It’s over. Germany outlasted a defensively stolid Argentina 1-0 in extra time to win their fourth World Cup.
Low-scoring World Cup finals are nothing new. Five of the last seven World Cup finals have been decided by one goal or less. Four of the last seven have gone to extra time. Two have been decided by penalties. You can look at this statistic and interpret it as a titanic battle between the two best teams in the tournament... or you can interpret it as two teams playing not to lose.
This game was neither, and it was quite good. Too often we see teams play introspectively and cautious in big matches like this one, but both teams wanted to win this match, and you could see it in their play. While not overzealous in their offense, both teams had their chances: Gonzalo Higuain (rightfully) had a goal pulled back for offsides, and Lionel Messi had an early chance that he put, agonizingly and uncharacteristically, just wide.
Credit to Germany. Despite a defense that was vulnerable to on the flanks, they looked fresher, calmer, and were more incisive when it counted. Jerome Boateng put in a man of the match performance for the German defense, though his efforts will likely forever be subsumed by Mario Götze’s fantastic goal in extra time. Iconic midfielder Bastian Schweinsteiger spent, it seemed, more time writhing on the ground than running upon it, but his passing was sublime.
Argentina, surprisingly, considering the wealth of offensive options they have, arrived on the backs of their defense. The Argentines had not conceded a goal in 455 minutes of World Cup action and never trailed in this tournament until Götze’s wonder-strike. With a stable of offensive weapons like Messi, Higuain, and Sergio Aguero, one would have thought that Argentina would have been a little more clinical in front of goal. On another day, Argentina wins this match 3-1.
As for Lionel Messi, he’s being lambasted by some quarters of the football press for not being good enough, but the truth is that in this game he was merely good, when Argentina needed him to be masterful. It feels unfair to heap scorn upon Messi for not grabbing the match with both hands – after all, soccer is a team game – but when you’re the best player in football playing in your first World Cup finals, being good just simply isn’t good enough.
And so we draw the curtain on the 2014 World Cup in Brazil, and it was a beauty. I’ve been paying attention to international football since 1990, and while my memory is hazy when it comes to Italia ’90, this is by far the best World Cup I’ve ever experienced. The quality wins, the upsets, the drama, and the narrative, all held against the backdrop of a friendly, welcoming, and exotic Brazil, set the bar very high for Russia’s tournament in 2018. Brazil 2014 had its problems, but they pulled it together in the end, and they did it with style.
As for America, the US national team met its goal of escaping the Group of Death, and even endeared itself to the international soccer community, something that, dare I say it, is difficult to do when you’re the most powerful nation in the world. Viewership of World Cup matches in America is up a staggering 37% from the 2010 Cup in South Africa. More Americans watched. More Americans are fans of soccer today than they were a month ago. With luck and a little time, we’ll see whether that increased exposure turns into more serious long term American soccer fans. I certainly hope so.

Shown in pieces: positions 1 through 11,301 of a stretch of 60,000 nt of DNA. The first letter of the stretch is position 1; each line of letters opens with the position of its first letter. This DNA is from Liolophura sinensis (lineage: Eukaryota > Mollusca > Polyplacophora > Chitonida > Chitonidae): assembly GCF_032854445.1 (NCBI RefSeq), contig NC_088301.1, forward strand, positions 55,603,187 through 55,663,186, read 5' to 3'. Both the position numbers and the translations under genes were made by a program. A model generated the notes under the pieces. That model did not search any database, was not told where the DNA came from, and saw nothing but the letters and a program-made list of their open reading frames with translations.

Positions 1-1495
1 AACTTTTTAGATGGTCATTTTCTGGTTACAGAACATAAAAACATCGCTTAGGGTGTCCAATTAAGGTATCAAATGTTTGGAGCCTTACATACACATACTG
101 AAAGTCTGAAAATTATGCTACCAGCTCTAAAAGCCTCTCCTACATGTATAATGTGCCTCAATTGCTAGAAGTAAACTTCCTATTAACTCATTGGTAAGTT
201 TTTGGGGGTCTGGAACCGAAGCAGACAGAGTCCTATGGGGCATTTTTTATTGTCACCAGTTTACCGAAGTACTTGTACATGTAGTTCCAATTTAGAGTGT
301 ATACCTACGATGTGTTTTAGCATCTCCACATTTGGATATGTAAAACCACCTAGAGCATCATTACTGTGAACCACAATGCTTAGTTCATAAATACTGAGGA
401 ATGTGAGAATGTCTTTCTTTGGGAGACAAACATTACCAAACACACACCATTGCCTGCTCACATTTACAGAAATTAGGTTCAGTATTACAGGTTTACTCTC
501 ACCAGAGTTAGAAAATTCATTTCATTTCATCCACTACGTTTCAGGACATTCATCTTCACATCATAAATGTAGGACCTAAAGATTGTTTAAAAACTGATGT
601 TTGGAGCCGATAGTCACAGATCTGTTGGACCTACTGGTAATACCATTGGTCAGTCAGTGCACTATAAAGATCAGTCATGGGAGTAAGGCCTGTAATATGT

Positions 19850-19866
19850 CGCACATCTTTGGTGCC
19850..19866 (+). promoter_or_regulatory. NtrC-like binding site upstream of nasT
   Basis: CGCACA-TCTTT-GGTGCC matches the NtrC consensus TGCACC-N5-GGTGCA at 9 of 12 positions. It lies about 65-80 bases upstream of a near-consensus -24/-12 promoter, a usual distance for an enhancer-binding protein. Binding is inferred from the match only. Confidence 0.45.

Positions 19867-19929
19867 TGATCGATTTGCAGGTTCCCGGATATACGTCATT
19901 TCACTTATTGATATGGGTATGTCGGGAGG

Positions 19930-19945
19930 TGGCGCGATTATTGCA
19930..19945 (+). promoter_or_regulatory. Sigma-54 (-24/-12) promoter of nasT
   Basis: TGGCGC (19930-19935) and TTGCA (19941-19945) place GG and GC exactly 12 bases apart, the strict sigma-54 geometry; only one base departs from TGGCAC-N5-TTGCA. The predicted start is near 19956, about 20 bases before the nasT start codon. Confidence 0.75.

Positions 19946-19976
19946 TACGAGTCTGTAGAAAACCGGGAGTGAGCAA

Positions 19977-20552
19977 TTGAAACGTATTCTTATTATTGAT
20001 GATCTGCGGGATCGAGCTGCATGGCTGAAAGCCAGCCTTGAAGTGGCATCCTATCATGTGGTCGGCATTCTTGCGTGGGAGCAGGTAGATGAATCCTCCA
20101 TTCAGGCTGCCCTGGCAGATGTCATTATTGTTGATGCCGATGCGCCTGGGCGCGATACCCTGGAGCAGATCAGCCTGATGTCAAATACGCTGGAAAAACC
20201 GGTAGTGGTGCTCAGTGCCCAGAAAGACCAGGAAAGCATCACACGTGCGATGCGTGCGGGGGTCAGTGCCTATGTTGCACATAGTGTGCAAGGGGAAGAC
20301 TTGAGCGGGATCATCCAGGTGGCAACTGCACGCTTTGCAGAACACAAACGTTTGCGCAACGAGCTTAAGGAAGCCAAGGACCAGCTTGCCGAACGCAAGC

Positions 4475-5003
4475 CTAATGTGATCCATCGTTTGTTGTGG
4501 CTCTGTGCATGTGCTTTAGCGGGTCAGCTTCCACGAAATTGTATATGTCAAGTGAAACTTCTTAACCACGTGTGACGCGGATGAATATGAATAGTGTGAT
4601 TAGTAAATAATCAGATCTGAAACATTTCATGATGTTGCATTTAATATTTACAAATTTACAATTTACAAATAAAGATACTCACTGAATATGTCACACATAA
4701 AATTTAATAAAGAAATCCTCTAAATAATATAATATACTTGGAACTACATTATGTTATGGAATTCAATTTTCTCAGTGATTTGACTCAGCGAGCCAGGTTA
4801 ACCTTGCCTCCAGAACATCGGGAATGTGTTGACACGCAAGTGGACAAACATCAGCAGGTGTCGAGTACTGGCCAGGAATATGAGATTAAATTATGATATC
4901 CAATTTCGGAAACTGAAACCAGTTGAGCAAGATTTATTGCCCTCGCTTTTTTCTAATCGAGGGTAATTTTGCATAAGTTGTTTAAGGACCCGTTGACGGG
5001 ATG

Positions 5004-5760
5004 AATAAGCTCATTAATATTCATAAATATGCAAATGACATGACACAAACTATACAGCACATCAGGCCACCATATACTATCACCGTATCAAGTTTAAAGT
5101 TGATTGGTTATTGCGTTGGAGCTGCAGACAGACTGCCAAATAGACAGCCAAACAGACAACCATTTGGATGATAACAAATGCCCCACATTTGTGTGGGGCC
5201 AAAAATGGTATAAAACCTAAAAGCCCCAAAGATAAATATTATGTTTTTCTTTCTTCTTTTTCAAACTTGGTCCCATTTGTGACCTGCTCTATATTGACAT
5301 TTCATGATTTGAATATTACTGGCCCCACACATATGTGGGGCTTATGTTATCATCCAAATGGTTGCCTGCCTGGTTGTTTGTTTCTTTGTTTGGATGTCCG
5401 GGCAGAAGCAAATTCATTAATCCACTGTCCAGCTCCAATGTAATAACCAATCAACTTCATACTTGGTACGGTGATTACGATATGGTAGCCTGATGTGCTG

So thank you, Brazil, for hosting and giving us perhaps the best World Cup in decades.
Draw curtain. Fin.
I close this entry with a thank you, and with an announcement.
First, I wish to thank each and every one of this blog’s readers for their interest, comments, and support over the past month. Your comments both on and off-line to my writing has been a blessing. I feel privileged to have been asked to write about my favorite sport and also to find such a receptive audience in northern Indiana. Being a soccer fan can on occasion be a lonely endeavor when you don’t live in a big city, but I feel a lot less alone now than I did.
In my years of sports blogging, I have rarely had as much fun writing as I have for this World Cup tournament for the Elkhart Truth. In fact, I was dreading writing this final blog post, as I didn’t want to say that my time blogging about soccer for the Truth is over.
Which is why I’m glad I don’t have to.
The World Cup has ended, but The Corner Flag will live on! The Truth staff has graciously asked me to continue to blog about soccer (though at a less frenetic pace) and I was very pleased to agree. For those of you who are interested in the beautiful game, I’ll turn my attention more to club football as the European seasons will be kicking off in a few weeks.
For those of you who perhaps discovered during this tournament that they actually like soccer and want to continue, I hope my posts will help you discover ways that you can continue to watch. And of course, there are things like the Women’s World Cup next summer, the 2016 Copa America, and lots of international soccer friendlies. Soccer doesn’t stop when the World Cup does.
Perhaps you’ll decide to follow your favorite World Cup players as they play for their club teams. Perhaps you’ll even fall in love with a particular league or club (as I did with London’s Tottenham Hotspur) and discover new depths to your interest in the sport
I’d like to help you along that journey.
So for now we say goodbye, but watch this space – we’ll continue soon with a guide on how to choose a club team.